Ink saturation and density

What you see on your screen and what you see on paper are often two different things. Often, this is due to ink saturation. To ensure the best possible results, avoid using extreme saturation values. Below, we have some suggestions on how you can get the right ink saturation in your projects.

Saturation extremes

No matter what printing method you use, extremely high or low ink saturations of a single color will rarely produce satisfactory results. Anything under 10% may not print at all, while anything over 90% may be impossible to differentiate from a solid color. This problem is most frequent in black and white printing where only a single K color from CMYK (Cyan, Magenta, Yellow, blacK) is used.

The K in CMYK actually stands for ‘Key’, but we will use the term blacK for simplicity. The Key plate is a metal plate that holds the detail in the image during the printing process. In CMYK printing this is done with black ink.

A printing press in action

Too light

This grey line is easy to see on your computer screen. However, at just 8% saturation, 2% below the recommended minimum, it will be barely visible when printed. But if we increase the saturation to at least 10%, it will be more visible when printed.

A grey line with 8% ink saturation

Too heavy

On your screen, you can clearly see the small dark circle and the lighter circle that surrounds it. These are printed in black only.

However, when printed, the 91% saturation value of the lighter circle and the 100% saturation value of the darker circle will make them almost indistinguishable. So when printed, you would only see a single, dark circle.

This is because, while your computer screen uses light to produce color (RGB), a printing press uses ink to produce color (CMYK).

In addition, because the ink saturation of both shapes exceeds the recommended 90% limit, the whole area ends up darker when printed on paper than when viewed on your computer screen.

An image with areas of 91% and 100% saturation

Ink saturation scale

We’ve covered the saturation scale for a single color above. For example, if you’re printing in black and white, your only CMYK color would be K (black). Ink saturation is also an important consideration when printing with all four CMYK colors.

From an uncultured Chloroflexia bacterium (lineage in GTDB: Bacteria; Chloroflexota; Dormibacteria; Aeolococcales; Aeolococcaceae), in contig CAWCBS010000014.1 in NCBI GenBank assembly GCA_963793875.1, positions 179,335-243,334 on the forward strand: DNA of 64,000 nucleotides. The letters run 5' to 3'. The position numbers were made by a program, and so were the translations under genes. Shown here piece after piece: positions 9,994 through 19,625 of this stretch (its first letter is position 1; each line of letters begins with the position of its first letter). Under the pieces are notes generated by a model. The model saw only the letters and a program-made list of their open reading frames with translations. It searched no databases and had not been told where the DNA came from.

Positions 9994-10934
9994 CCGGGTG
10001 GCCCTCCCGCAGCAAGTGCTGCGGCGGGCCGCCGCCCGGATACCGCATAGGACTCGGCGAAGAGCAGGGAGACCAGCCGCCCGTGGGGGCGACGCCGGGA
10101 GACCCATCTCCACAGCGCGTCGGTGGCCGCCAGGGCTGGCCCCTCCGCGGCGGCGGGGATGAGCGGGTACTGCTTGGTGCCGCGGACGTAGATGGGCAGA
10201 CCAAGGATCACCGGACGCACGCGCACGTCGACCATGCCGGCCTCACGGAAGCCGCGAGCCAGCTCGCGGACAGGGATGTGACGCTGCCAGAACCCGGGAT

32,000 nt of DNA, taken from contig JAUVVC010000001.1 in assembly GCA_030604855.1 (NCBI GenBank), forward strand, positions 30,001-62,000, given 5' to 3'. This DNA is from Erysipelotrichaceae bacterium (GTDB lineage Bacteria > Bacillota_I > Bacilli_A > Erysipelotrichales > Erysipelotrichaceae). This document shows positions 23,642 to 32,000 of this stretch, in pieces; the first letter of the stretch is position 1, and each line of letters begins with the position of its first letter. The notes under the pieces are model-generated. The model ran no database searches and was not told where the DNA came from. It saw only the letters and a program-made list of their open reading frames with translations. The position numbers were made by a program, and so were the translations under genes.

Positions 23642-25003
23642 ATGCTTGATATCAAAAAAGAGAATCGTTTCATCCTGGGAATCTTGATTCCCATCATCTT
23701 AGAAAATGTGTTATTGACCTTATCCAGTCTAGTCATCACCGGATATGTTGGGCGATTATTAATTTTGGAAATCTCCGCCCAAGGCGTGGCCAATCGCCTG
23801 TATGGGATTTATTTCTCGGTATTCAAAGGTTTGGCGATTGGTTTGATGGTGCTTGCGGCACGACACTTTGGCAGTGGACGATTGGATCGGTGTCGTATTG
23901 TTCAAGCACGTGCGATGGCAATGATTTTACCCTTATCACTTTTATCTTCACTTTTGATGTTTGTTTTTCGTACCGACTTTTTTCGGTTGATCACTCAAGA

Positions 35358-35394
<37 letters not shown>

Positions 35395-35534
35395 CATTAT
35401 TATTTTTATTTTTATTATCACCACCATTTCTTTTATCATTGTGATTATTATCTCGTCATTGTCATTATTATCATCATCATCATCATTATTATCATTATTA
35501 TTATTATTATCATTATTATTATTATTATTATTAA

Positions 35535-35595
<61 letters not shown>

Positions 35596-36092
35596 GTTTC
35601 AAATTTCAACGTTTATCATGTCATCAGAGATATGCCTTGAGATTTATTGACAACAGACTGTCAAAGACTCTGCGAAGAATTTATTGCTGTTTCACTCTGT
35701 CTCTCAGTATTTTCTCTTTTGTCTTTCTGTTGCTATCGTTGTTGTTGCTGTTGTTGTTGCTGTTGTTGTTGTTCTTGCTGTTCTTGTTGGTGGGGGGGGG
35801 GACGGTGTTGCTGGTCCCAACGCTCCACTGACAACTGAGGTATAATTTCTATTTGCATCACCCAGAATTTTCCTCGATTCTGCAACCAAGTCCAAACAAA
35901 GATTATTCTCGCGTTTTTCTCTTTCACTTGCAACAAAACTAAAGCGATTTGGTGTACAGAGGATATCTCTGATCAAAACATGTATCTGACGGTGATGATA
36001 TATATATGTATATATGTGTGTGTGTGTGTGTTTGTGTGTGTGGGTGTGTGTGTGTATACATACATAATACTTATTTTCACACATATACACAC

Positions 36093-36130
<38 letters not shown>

When you are choosing CMYK colors for your design, they are formulated on a scale of 0% to 100%.
This isa measurement of how much of each C, M, Y, or K ink is used to create the final color.
The more ink you add, the darker the final color is.

So if each pixel in your print file has an ink saturation level between 0% and 100% and you have 4 CMYK colors, then the maximum possible saturation for each pixel is 400%.

For example, the blue/green color we use for printing our Mixam logo is C:65 M:0 Y:28 K:0. In other words, the Cyan is set at 65%, the Magenta at 0%, the Yellow at 28%, and the blacK at 0%.
That’s a total of 93% out of a possible 400%.

In the blocks of color below, you can see how your monitor will show four different browns, ranging from 100% saturation to 400% saturation. You can see how they are created by increasing the percentage of each CMYK color.

Once you exceed 250% saturation, the paper becomes heavily saturated with ink, which can increase printing costs and drying times due to the sheer volume of ink being used in the production process.

Several degrees of ink saturation shown in black

Best saturation level

In the same way that 91% blacK compared to 100% blacK looks different on a computer screen but will appear equally dark when printed, 300%CMYK saturation will also look equally dark as the 400% CMYK saturation when printed.

This is is why we recommend that even your darkest color choices should stay within 150% to 250% total CMYK saturation.

This is the perfect range to keep the colors bright and fresh, without becoming muddy from all that extra ink.

Saturation works best when used sparingly. Even a deep, rich black can be incredibly vivid with less than 200% saturation. You just need to balance the overall CMYK values of your colors accordingly.

Paper types

It’s also worth noting that some paper types will absorb more ink than others. Satin and gloss papers are the industry standard for crisp, clear printing. Uncoated and recycled papers are also available options, soak up ink more quickly, becoming much darker and possibly creating a bleed effect. The type of paper you want to use is an important consideration when setting saturation levels.

Learn more about our range of paper types

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